The problem with starting any new ritual is you have to do it enough to actually make it ritual. Even though I’d done spells for two days, even though some good had actually come of it, it hadn’t stuck yet that this was something I needed to make room for.
So I frantically flipped through the feed and settled on this one for kindness. I’d like to think that, subconsciously, being kind to myself is what I needed, but really, I chose this spell because it was the one with the least number of ingredients.
I ripped a piece of paper out of a notebook and crumpled it in my hand. I tried to think kind thoughts, but they weren’t coming. Instead, I chastised myself for not remembering to do this sooner, having put it on the list of the many things I had to do in any given day. I licked the paper seven times and threw it in the trash.
Yesterday’s blessing was already a blur.
Thursday: A charm to find encouragement
A charm to find encouragement: bring lemon, pepper, fennel and mustard in a cup, and taste it six times.
— Lil Spellbook (@LilSpellbook) August 25, 2016
The most important part of any spell is intention. Even if all you do is sit silently for a few minutes while thinking about whatever it is you need, the point is you’re clearing space for what you’re looking for.
I was not doing that. All the things @lilspellbook was listing were things I wanted and needed. I needed encouragement and kindness and support, but I didn’t think I deserved them, or they just weren’t as important to me as all the other obligations I thought I had. I spent all day answering practical questions: What do we make for dinner? How do I find a recipe that uses up most of our produce before we leave for vacation and it rots in the fridge? How many minutes do I have to go to the gym? To do laundry? Why am I so stressed out when everyone else handles these daily activities without complaining? A friend texted that she wanted to come over. I said, because I always do, “Sure.”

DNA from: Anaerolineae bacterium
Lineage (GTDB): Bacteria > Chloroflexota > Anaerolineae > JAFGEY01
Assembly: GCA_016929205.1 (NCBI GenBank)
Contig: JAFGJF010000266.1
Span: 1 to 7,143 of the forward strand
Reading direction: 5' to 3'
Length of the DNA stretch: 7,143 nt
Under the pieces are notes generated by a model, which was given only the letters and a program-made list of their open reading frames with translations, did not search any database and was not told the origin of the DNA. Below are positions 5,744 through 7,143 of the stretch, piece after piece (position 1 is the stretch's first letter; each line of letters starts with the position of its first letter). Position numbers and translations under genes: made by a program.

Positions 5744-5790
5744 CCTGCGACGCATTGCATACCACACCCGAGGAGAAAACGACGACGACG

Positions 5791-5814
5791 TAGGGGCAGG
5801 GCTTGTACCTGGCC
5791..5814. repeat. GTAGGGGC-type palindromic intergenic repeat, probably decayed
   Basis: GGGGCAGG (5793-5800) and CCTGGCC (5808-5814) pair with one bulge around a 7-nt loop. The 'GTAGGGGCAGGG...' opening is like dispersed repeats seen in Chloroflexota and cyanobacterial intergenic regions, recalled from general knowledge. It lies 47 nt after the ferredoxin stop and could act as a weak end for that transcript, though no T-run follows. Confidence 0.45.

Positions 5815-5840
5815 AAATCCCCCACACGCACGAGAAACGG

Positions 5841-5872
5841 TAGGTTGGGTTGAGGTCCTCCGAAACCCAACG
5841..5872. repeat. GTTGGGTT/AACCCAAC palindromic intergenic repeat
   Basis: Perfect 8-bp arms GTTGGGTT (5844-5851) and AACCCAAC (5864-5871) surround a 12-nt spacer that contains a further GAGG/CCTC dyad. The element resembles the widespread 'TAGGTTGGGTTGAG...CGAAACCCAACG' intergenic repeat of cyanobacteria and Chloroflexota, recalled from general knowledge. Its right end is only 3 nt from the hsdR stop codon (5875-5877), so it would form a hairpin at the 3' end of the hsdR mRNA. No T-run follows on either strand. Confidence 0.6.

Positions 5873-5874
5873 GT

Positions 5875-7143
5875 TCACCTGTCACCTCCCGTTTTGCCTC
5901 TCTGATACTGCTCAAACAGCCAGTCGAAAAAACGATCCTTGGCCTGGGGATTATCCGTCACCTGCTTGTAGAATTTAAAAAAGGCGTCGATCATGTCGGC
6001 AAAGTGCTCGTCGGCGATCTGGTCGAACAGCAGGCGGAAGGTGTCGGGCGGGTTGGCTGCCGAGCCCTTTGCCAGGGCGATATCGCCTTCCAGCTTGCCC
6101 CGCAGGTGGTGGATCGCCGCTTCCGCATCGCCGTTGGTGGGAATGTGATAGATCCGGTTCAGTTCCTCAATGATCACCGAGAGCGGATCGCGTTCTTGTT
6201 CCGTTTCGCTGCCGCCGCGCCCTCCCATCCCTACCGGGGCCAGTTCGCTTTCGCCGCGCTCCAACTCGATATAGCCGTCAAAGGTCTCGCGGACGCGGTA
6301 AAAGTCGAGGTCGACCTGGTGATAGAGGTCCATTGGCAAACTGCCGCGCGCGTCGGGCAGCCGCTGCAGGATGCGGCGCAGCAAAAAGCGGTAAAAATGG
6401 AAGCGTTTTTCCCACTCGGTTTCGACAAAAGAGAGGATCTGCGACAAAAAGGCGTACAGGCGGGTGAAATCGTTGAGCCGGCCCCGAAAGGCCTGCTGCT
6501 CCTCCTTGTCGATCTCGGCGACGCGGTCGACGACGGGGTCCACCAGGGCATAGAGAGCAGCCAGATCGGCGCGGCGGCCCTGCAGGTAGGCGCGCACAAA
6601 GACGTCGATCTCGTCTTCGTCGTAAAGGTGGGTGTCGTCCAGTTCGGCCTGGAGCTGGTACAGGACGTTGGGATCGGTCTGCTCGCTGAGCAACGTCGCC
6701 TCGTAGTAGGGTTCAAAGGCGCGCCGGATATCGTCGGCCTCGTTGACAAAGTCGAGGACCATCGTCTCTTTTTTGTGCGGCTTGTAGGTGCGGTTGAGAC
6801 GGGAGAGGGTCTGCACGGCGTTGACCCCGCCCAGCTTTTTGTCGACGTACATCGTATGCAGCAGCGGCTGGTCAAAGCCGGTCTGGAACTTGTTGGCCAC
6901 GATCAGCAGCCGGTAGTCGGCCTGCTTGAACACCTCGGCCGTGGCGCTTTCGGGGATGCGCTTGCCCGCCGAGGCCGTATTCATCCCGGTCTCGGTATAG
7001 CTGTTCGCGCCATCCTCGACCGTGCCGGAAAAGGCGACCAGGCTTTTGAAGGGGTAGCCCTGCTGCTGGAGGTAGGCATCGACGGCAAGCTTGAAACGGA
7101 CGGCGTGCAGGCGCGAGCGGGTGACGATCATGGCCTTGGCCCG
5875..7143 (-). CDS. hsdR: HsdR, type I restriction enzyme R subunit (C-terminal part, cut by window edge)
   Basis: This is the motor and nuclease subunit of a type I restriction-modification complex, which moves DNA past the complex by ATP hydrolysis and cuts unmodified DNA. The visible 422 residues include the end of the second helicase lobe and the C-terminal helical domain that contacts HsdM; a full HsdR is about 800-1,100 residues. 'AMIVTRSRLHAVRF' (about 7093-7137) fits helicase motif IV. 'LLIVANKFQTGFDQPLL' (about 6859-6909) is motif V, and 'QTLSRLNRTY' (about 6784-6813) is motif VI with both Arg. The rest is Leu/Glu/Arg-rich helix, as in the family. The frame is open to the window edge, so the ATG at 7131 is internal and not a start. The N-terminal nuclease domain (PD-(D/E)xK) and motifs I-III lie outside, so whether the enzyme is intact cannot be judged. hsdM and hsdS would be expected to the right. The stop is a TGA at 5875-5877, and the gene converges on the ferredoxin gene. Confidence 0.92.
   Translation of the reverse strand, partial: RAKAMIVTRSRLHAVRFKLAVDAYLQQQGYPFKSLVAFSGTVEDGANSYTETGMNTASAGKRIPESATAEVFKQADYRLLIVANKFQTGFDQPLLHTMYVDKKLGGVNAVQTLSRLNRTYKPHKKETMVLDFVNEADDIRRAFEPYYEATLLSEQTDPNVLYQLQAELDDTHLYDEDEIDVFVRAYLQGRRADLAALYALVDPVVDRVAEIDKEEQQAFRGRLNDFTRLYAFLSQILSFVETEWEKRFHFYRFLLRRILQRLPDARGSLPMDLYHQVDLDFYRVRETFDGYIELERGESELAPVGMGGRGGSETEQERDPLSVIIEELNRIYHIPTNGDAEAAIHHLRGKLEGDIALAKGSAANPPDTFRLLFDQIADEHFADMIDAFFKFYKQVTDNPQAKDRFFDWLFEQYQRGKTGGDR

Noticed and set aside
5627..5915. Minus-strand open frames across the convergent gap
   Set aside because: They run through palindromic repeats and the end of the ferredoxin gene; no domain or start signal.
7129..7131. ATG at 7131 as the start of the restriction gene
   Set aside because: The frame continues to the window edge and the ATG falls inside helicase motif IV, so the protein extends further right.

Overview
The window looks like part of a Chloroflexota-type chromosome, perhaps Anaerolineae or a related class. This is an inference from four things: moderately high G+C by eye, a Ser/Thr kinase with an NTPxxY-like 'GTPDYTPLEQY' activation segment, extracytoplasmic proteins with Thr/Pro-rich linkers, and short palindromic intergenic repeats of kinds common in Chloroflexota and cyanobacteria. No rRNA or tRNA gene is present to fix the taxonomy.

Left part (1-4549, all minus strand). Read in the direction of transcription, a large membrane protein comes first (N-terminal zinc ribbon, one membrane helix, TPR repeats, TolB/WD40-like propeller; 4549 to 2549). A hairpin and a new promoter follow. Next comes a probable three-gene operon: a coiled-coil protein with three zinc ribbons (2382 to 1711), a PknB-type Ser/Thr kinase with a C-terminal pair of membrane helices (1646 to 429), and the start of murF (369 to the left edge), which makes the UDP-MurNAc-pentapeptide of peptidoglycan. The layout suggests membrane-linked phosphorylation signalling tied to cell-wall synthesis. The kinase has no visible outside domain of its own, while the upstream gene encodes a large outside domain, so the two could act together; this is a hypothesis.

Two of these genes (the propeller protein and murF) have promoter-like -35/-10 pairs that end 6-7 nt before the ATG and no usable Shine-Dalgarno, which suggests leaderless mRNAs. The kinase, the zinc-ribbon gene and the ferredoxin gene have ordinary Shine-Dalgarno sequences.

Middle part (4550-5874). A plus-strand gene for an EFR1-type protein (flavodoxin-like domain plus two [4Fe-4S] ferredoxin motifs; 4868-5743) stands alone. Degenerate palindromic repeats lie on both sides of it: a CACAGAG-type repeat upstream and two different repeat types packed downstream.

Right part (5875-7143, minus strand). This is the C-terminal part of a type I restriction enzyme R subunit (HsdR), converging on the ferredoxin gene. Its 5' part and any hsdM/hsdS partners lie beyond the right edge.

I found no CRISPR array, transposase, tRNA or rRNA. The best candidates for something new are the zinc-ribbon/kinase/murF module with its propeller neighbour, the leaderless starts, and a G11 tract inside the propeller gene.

Somewhere between her text and her arrival, I put some seeds and herbs in a small bowl and held it to my tongue. I did it quickly. Then I threw it out before anyone could see.
Day 5: A quiet spell
A quiet spell: pulverise a preserved flower, and taste it.
— Lil Spellbook (@LilSpellbook) August 27, 2016
It didn’t take a genius to see that there was a pattern to the spells I had been choosing. I could have chosen spells for courage, for “awesomeness,” or to ensure the USB cable is always the right side up (something I desperately need). But instead I was seeking kindness, peace, and quiet. I tasted another oregano flower on my balcony and thought about why that was. I knew what I needed—why wasn’t I getting it?
The spells didn’t work, in the sense that they didn’t magically create peace and protection in my life. But they did in that, looking through the things I chose, I could see the pattern. I realized how much I was depriving myself of the things I wanted, and how easily I could make different choices to have them. Instead of crumbling flowers and lighting candles, I turned off my phone. I read a book. I got late-night ramen with an old friend.
“I know of a few folks who’ve done spells, including me: Sometimes they work, sometimes they don’t,” said Giles. “Whether they work because of coincidence or magic, and whether they fail because of lack of belief or lack of magical truth, I’ll leave up to you.”
The magic isn’t in the spell, but in the ritual of taking time to think about the choices you’re making, and whether they’re making you happy. And yes, that ritual works just as well coming from a Twitter bot.
Jaya Saxena is a lifestyle writer and editor whose work focuses primarily on women's issues and web culture. Her writing has appeared in GQ, ELLE, the Toast, the New Yorker, Tthe Hairpin, BuzzFeed, Racked, Eater, Catapult, and others. She is the co-author of 'Dad Magazine,' the author of 'The Book Of Lost Recipes,' and the co-author of 'Basic Witches.'